January 28, 2009 in City

Homeless count to identify community needs

By The Spokesman-Review
 
Video: Homeless Count
Colin Mulvany photo

Homeless men doze after lunch at the House of Charity on Jan. 28, 2009. With the economy faltering, the shelter, which also serves as an emergency warming center, has seen an increase in the numbers of homeless seeking assistance.
(Full-size photo)

Homeless count
The fourth annual winter count of the area’s homeless — Every One Counts — will be held Thursday. During the one-day count, stations will be set up at the House of Charity, Women’s Hearth, and the STA Plaza, as well as various community centers and DSHS locations. The information is used to determine community needs, and is required for state funding of programs to address those needs. Call (509) 228-3200 for a list of count locations.

On days when the House of Charity opens its day room as a warming center because of extreme cold, director Ed McCarron has noticed new faces among the homeless seeking shelter there.

“We have seen guys we don’t know,” McCarron said. “They look like it’s new to them. You can just see it in their faces.”

Homelessness, a chronic problem in Spokane, may become more prevalent in the severe economic downturn as Washington companies shed jobs by the thousands. The annual winter homeless count, which occurs Thursday, will give human services officials a better grasp of the impact on the city’s working poor.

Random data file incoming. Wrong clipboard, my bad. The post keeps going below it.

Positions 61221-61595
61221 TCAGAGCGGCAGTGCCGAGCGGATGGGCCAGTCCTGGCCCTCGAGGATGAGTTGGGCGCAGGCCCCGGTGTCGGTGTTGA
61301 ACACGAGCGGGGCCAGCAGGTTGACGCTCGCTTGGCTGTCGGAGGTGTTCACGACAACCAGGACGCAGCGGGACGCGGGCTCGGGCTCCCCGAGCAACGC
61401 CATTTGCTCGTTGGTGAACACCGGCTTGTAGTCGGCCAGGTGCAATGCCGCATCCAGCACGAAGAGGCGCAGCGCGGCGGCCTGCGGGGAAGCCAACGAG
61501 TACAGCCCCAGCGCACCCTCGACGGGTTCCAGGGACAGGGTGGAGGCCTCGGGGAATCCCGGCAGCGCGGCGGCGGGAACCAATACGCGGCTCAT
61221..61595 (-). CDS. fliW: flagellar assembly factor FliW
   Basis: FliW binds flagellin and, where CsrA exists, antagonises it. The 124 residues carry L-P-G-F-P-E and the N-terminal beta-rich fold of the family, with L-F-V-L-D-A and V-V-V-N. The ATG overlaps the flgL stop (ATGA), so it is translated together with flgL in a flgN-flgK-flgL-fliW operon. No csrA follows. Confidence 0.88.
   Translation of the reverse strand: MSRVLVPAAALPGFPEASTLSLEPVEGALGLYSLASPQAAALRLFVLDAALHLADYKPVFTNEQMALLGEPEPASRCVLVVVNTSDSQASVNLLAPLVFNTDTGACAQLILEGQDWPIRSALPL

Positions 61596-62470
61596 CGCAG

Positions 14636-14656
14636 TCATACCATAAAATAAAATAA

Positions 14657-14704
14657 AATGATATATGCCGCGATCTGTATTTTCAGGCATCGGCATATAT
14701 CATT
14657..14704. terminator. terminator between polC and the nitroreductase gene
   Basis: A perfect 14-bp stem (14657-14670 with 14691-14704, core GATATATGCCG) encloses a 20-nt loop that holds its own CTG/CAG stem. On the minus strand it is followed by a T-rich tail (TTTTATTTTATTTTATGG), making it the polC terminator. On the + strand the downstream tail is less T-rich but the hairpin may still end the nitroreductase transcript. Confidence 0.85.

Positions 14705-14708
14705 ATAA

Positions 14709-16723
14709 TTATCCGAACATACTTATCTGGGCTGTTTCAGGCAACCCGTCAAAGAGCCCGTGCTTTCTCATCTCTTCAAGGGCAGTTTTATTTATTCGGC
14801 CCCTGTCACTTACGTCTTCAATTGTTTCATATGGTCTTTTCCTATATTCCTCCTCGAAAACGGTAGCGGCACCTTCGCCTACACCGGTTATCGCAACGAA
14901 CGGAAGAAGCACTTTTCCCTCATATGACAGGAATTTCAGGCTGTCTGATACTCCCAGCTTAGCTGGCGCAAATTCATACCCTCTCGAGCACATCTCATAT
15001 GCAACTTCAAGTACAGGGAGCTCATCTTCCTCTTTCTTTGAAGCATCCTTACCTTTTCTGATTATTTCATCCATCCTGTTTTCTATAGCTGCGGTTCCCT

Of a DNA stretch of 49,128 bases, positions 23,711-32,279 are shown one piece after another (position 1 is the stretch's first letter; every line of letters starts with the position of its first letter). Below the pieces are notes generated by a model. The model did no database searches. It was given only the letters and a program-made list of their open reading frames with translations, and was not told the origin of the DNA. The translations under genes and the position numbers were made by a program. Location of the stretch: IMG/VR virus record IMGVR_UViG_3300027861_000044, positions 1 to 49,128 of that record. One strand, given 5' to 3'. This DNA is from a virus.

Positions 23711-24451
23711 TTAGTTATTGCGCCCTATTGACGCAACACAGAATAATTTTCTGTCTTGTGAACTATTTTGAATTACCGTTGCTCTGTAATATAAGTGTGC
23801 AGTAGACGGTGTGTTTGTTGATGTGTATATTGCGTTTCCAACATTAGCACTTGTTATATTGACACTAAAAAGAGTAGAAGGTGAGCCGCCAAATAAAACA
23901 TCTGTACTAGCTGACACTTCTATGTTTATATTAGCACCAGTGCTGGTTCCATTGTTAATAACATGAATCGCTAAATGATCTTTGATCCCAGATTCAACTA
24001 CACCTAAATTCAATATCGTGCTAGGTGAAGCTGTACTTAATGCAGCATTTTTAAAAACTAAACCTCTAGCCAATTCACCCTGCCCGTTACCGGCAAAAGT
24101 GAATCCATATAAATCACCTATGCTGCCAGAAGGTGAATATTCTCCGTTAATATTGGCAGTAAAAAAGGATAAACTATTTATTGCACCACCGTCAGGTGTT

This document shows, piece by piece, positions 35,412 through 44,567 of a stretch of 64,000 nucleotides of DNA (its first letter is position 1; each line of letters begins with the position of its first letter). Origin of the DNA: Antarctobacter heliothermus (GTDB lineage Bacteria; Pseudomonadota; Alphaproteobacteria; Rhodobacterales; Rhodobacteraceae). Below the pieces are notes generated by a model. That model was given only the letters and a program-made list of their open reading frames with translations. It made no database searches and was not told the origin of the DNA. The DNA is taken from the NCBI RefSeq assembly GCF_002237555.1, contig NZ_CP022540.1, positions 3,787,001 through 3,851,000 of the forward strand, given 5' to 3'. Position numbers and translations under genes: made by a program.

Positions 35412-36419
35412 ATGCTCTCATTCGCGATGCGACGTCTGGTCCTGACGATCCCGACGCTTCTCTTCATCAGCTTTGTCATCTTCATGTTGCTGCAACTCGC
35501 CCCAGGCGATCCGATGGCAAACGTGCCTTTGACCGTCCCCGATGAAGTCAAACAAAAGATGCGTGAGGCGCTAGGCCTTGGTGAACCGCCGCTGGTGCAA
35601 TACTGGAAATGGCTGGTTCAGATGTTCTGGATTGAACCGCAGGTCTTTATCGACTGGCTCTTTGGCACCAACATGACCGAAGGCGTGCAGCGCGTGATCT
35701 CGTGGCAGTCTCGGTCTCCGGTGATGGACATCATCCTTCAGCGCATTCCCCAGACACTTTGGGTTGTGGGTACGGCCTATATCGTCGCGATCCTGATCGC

“I can’t say the economy has had an effect,” McCarron said of the number of homeless that seek shelter at the House of Charity. “But if it keeps going like this it certainly will.”

At the Truth Ministries homeless shelter on East Sprague, director Marty McKinney has noticed “a change in clientele” — more men staying until they can find jobs, as opposed to the chronic homeless with drug and alcohol problems.

The economy has affected his shelter in another way, too. McKinney said he lost two long-time donors this winter, both churches that called to say they could no longer afford to offer their support.

The cycle of layoffs and foreclosures comes amid one of the coldest, snowiest winters on record. When the temperature plunges below 15 degrees, the city authorizes selected shelters to open their doors to more people than they have beds for.

This winter, the House of Charity has become a warming center more than twice as often and to nearly three times as many homeless people than any other year since the policy was enacted by the city in November 2005. In those early days, temperatures had to reach 5 degrees before warming centers were activated.

So far this year, the House of Charity has become a warming center on 19 days, providing shelter to 737 people. In 2005, the shelter became a warming center on nine days, serving 266 people.

“The guys are so thankful we are open,” McCarron said. “We’re not pampering anyone. They sleep on the floor and get up in the morning. I regret we weren’t open more.”

Contact Kevin Graman at kevingr@spokesman.com or (509) 459-5433.

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